Think about who is not eligible for Medicaid before health reform. A low-income male who is not a veteran or a custodial parent, or who doesn’t qualify for Ryan-White HIV/AIDS benefits. They may have a serious substance abuse problem, but that wouldn’t qualify them for federal disability benefits. They, with the expansion, can get access to Medicaid simply because they are poor.

The criminal justice population is quite varied, but there are a couple of key areas in which Medicaid expansion would be especially beneficial for them. With the expansion, Medicaid can now cover basic outpatient substance abuse treatment. This is true for both Medicaid and private insurance after health reform. And ACA provides these services in a way that is much more integrated with people’s regular medical care.

One basic challenge with drug and alcohol treatment is that these services are in a separate system that people don’t want to use, and don’t use. With the Medicaid expansion, you can go to a neighborhood clinic and they can help you get Methadone or Suboxone. They can also get you the psychiatric care you need within the same umbrella of your regular care. So it is much more likely that people will use it.

There’s very good evidence that alcohol and illicit drug treatment reduces criminal offending. [Editor note: Both this study and this study, obtained via follow-up email, show treament reduces violent and property crime enough to far pass a cost-benefit test.] Both It partly reduces criminal offending by reducing the need to commit property crimes to get the substances. It also reduces offending by allowing people to be more functional, and thus more likely to stay employed. Especially in the case of alcohol, people getting their substance abuse under control makes it less likely that they’ll be intoxicated, and thus less likely to commit crimes or be victims of crime.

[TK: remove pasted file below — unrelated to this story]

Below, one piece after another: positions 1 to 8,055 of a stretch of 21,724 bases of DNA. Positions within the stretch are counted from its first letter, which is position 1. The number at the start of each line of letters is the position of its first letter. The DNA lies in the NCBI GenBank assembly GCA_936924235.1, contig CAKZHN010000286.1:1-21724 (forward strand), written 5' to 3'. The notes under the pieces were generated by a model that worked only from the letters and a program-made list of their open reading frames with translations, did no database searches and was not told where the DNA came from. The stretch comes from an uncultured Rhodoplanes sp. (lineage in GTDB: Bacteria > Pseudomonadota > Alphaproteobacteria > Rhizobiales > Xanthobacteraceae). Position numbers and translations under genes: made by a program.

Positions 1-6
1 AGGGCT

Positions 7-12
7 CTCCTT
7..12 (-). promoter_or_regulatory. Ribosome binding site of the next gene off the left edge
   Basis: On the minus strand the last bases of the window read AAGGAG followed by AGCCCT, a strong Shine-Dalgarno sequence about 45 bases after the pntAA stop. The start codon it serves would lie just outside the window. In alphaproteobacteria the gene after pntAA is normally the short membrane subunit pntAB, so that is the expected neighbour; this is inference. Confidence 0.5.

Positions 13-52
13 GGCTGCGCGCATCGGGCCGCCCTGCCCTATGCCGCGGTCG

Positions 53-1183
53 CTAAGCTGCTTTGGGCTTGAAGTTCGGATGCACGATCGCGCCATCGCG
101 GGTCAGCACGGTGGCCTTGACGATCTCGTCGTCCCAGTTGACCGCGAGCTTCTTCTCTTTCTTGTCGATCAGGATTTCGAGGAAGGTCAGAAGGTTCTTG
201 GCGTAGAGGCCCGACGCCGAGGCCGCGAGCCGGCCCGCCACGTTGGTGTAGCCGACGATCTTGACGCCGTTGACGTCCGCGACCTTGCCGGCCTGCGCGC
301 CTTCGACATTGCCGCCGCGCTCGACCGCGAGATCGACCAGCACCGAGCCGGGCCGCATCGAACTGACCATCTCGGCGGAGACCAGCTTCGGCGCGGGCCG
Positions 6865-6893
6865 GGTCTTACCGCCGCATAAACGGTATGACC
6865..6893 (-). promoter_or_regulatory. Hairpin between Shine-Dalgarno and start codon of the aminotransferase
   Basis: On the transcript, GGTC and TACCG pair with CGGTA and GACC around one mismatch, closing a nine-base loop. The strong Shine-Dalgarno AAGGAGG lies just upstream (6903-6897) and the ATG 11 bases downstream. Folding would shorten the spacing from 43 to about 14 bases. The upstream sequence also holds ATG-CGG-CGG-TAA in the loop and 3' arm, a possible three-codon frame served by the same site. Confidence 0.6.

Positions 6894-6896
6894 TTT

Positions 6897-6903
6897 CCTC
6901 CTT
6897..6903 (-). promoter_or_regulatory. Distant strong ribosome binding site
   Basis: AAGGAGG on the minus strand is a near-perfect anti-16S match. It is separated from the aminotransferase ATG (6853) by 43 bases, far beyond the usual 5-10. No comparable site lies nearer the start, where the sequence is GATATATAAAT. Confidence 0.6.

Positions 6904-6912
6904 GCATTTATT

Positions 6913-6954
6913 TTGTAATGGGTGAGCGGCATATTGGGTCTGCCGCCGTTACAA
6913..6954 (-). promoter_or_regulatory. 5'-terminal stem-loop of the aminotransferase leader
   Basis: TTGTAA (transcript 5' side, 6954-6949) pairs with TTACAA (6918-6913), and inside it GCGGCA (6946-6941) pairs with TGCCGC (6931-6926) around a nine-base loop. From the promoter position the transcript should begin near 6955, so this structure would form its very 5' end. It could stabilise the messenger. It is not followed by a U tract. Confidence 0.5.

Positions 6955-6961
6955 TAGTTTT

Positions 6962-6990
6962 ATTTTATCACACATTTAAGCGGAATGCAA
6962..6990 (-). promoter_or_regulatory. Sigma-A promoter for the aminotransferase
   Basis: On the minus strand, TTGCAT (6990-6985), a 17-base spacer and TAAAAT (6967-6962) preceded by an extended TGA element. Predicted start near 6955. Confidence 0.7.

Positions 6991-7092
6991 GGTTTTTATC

What about those with mental illness?

When it comes to those with serious mental illness, we end up using local jails to try and manage them. It’s important that they can get access to help and mental health treatment outside of the criminal justice itself. It’s ironic that when someone with psychiatric disorders is inside the jail, they do have access to some of these services. But those services are often unavailable or totally disconnected when they leave the jail.

We don’t really know whether, or by how much, these services can be expected to reduce offending among this group. This remains a hypothesis that depends on how well we actually implement programs. Much will depend on how effectively we can implement Medicaid expansion.

How does this element of Medicaid deal with the traditional criticisms of the program?

Medicaid has many shortcomings. It doesn’t pay a market rate for important services. But for all of its faults, Medicaid recipients are grateful to have it. The satisfaction they have is quite high compared to traditional health insurance. Medicaid gives people access to the basic health care that they need to stay healthy and improve their lives. It is also genuinely designed for people who have no money, which is really important for these indigent populations. Medicaid is inferior to private insurance in terms of reimbursement to providers, but it’s better for really poor people than any private insurance I’ve seen, because it’s been road tested for a long time in meeting the needs of indigent people.

And as I mentioned, ACA is especially important, because the ACA includes very specific components in the area of mental health and substance use.

One thing I’ve noticed is that for all the talk about ending mandatory minimums, most of the real energy is about giving judges flexibility to ignore mandatory minimums. But that put a lot of pressure on keeping recidivism down, because judges, especially elected ones, won’t ignore long records.

Deincarceration requires the puzzle pieces to fit together to be sustainable and politically tenable. That requires that we deal with the real-life problems people face when they are released. It requires monitoring and people have access to services, both to improve their quality of life and to reduce the probabilities that they will reoffend.

If we just release people without support services, my fear is that it will not go well. Then it will ultimately generate political backlash. I’m very heartened that we are reducing the mandatory minimums, in particular for older offenders who tend to be less violent. It’s essential that we address the excessive sentencing. But we also have to do what we need to do to make this effective.

Even if judges can reduce sentencing, they are ultimately dependent on the available resources to help and monitor the people that come before them. And if judges don’t see those services, then they aren’t going to use their discretion to release many of these people as early as they might.